Apple could ship the fourth-generation iPhone as early as July, a financial analyst wrote in a research note on Wednesday.
The new iPhone could ship a month after its official announcement, which is expected June 7 at the Worldwide Developers Conference in San Francisco, said Doug Reid of Thomas Weisel Partners. It will succeed the iPhone 3GS, which was announced on June 8 last year and became available 11 days later.
The new phone will run Apple's iPhone 4.0 OS, which will enable true multitasking so that users can run multiple applications at the same time, Reid wrote. The iPhone already includes multitasking features, but it is limited to only certain applications like e-mail. Other improvements could also include a front-facing camera and longer battery life, Reid wrote. The iPhone OS 4.0, which was announced in April, also includes e-book reading and file organization capabilities.
There is "significant consumer enthusiasm" for the next generation of iPhones, Reid wrote. The iPhone is available in more than 90 countries today.
AT&T is the wireless service provider for the iPhone in the U.S., but The Wall Street Journal in March reported that Apple was making a CDMA (Code Division Multiple Access) version of the iPhone for Verizon. Reid, however, said that Apple might not announce additional wireless service providers for the iPhone in the U.S. at the WWDC.
Apple has not officially commented on the next-generation iPhone, although recent events point to an announcement soon. In April, the Gizmodo Web site published details of a purported next-generation iPhone model that was thinner but slightly heavier than the iPhone 3GS. Gizmodo bought what its editors believe was an iPhone prototype for US$5,000 after it was found at a bar not far from Apple headquarters. Gizmodo returned the phone to Apple. Documents in a criminal investigation regarding the phone that Gizmodo obtained refer to it as a "prototype iPhone 4G."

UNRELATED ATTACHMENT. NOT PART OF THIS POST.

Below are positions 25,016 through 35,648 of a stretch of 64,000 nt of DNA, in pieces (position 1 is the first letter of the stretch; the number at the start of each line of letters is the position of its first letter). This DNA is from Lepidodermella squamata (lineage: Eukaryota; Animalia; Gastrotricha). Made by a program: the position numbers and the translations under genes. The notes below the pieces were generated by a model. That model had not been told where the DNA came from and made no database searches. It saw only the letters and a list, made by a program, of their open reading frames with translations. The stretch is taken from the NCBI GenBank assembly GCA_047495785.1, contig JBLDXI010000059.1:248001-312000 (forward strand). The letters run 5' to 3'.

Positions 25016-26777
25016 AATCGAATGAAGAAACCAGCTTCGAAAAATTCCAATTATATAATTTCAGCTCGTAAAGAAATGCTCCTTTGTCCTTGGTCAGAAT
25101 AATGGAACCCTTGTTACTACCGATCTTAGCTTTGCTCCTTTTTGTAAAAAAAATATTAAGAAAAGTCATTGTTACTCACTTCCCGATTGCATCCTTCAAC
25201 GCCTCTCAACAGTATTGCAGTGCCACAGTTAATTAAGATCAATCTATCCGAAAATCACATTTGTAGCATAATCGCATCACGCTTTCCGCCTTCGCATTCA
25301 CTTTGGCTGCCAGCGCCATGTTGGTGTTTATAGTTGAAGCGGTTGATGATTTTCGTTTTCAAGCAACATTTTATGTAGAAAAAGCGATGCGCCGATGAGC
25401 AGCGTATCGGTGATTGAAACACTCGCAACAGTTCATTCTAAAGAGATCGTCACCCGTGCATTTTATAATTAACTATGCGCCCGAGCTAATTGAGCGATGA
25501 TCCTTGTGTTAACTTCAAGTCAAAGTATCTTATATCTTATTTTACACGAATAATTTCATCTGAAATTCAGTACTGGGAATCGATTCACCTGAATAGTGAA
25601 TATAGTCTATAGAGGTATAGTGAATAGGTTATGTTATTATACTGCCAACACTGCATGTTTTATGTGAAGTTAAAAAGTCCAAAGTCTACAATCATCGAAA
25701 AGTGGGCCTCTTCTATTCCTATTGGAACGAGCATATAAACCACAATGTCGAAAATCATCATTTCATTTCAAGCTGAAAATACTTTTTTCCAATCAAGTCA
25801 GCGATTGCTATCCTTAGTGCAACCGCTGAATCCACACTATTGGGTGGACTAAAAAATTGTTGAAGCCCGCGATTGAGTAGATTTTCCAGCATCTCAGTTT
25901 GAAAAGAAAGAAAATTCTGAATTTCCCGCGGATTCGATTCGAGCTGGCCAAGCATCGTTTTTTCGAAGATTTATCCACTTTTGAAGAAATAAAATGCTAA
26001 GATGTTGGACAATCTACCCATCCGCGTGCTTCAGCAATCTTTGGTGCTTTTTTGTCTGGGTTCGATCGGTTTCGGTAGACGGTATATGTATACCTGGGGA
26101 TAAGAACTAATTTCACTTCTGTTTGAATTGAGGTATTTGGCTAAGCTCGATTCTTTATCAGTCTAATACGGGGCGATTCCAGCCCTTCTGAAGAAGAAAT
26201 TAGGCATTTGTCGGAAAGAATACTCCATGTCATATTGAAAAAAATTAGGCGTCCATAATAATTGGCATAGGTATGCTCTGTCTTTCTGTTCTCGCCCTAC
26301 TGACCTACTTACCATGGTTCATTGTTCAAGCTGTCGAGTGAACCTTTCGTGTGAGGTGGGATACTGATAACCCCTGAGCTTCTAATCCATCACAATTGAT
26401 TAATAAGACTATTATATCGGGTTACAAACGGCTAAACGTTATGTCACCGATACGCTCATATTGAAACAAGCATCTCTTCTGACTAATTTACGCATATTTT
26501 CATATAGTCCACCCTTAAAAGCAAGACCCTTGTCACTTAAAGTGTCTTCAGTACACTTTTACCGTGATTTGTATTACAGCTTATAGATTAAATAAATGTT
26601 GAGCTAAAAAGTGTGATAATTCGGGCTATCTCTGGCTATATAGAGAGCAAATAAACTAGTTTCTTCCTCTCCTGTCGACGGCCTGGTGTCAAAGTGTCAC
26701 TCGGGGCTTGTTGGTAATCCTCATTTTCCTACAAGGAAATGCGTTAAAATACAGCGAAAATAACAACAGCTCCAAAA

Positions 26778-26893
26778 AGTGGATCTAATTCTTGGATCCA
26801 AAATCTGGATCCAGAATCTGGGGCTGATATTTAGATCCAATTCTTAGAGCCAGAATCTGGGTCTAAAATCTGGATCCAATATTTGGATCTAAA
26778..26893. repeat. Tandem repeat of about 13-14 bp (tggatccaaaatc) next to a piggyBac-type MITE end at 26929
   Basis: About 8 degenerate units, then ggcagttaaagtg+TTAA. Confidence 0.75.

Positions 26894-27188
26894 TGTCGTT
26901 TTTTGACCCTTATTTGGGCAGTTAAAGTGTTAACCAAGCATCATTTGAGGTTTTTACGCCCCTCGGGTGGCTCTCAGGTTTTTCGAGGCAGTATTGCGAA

A Vietnamese Web site also disassembled an iPhone prototype and found it was powered by an Apple-developed A4 chip, which includes an Arm-based processor. The A4 chip points to the iPhone having stronger multimedia and video capabilities. An A4 variant is being used in the iPad, which allows users to view 720p high-definition video.
In another possible sign that a new smartphone is in the offing, prices of the iPhone 3GS have dropped over the past few weeks. Wal-Mart is selling the iPhone 3GS with 16GB of storage for US$97 with a two-year mobile-phone contract. The smartphone is priced at $199 on Apple's Web site.
Reid's research note wasn't the only one related to the forthcoming iPhone this week. The new iPhone coupled with the iPad could cannibalize sales of the iPod portable media player, said Brian Marshall, a financial analyst at Broadpoint AmTech, in a research report issued on Tuesday.
"The iPhone/iPad has successfully integrated the functionality of an iPod into a sleek smartphone/media player and has effectively rendered a significant portion of the iPod product family obsolete," Marshall wrote. Sales of the iPod have been steadily declining over the past few quarters, Marshall wrote.